• Constructive approaches – putting children first in the Youth Justice System

    Beyond Youth Custody’s (BYC) framework for the effective resettlement of young people leaving custody promotes children’s active involvement in the decision-making process and details why practitioners must recognise and praise children’s positive attitudes and behaviours. The report advocates constructive approaches that are future orientated and strengths-based. In this blog, we promote meaningful participation, alongside critically […]

  • Feltham ruling shows youth custody fails to meet needs of vulnerable childre

    Sean Creaney, Edge Hill University and Michael Richards, Edge Hill University By placing a 16-year-old child with mental health issues in isolation for a prolonged period of time, Feltham Young Offender Institution in London breached his human rights and contravened prison rules, the High Court has ruled. The ruling came a few days after Her […]

  • Children’s emotional health and wellbeing

    A new report, Just Health: An Enquiry into the Emotional Health and Wellbeing of Young People in the Youth Justice System, was recently published by Peer Power. The report makes a number of recommendations to improve the emotional support and wellbeing that young people receive in the youth justice system. Responding  to the report, Lord […]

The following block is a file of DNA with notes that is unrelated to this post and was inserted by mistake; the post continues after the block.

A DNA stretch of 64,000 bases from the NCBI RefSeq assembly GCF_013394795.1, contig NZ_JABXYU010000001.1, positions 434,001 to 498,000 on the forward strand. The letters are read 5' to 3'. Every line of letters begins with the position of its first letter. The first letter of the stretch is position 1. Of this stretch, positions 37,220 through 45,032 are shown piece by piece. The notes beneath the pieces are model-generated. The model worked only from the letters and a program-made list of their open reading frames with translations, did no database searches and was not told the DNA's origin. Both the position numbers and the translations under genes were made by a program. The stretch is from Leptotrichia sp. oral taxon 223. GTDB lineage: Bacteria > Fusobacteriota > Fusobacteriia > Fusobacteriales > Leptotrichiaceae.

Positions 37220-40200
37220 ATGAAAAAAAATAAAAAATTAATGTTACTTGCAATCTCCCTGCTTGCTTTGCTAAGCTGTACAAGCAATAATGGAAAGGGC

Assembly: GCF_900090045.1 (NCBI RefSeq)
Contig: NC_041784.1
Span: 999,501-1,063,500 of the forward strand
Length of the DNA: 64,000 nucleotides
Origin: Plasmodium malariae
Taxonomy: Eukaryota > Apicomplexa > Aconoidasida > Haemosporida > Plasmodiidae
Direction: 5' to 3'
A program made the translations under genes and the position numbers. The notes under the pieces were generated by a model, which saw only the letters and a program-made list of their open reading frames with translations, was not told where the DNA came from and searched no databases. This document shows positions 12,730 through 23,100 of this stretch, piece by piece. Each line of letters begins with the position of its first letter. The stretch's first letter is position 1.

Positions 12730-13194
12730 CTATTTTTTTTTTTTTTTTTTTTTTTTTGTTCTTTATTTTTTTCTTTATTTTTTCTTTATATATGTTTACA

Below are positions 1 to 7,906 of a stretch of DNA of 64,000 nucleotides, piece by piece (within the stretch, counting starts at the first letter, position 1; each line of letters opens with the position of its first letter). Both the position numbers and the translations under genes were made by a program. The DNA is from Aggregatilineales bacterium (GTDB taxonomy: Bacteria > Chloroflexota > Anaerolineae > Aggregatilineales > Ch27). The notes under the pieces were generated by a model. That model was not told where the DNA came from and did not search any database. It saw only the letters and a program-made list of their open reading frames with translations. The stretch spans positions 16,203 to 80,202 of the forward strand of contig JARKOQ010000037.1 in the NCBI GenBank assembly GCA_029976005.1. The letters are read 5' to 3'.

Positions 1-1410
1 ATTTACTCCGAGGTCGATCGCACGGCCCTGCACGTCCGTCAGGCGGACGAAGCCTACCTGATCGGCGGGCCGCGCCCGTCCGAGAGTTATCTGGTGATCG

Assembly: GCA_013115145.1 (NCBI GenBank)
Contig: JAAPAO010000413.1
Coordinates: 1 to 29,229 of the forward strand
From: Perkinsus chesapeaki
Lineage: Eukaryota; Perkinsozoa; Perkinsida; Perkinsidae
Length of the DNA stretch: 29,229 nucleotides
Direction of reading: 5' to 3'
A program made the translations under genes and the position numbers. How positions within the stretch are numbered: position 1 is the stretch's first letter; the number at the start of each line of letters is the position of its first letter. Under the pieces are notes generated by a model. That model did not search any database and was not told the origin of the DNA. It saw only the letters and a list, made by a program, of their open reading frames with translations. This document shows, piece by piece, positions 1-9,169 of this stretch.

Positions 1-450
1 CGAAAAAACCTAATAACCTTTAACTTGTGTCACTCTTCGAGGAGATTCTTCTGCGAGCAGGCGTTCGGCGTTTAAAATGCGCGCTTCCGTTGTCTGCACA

• Hearing from the experts: giving young offenders a voice

    Last week the Youth Justice Board launched their Young Person Participation Strategy entitled giving young people a voice in youth justice. The strategy outlines the importance of capturing the views and opinions of young people who offend. Also, what is made clear is that children SHOULD have the opportunity to get involved in decisions about […]

  • Spalding murders must not be used to justify more punitive responses to young offenders

    Sean Creaney, Edge Hill University and Stephen Case, Loughborough University Two teenagers convicted of stabbing and smothering to death a mother and daughter in their own home in Spalding, Lincolnshire have been sentenced to life in prison. The extreme nature of the sentence – which means the two will not be eligible for parole for […]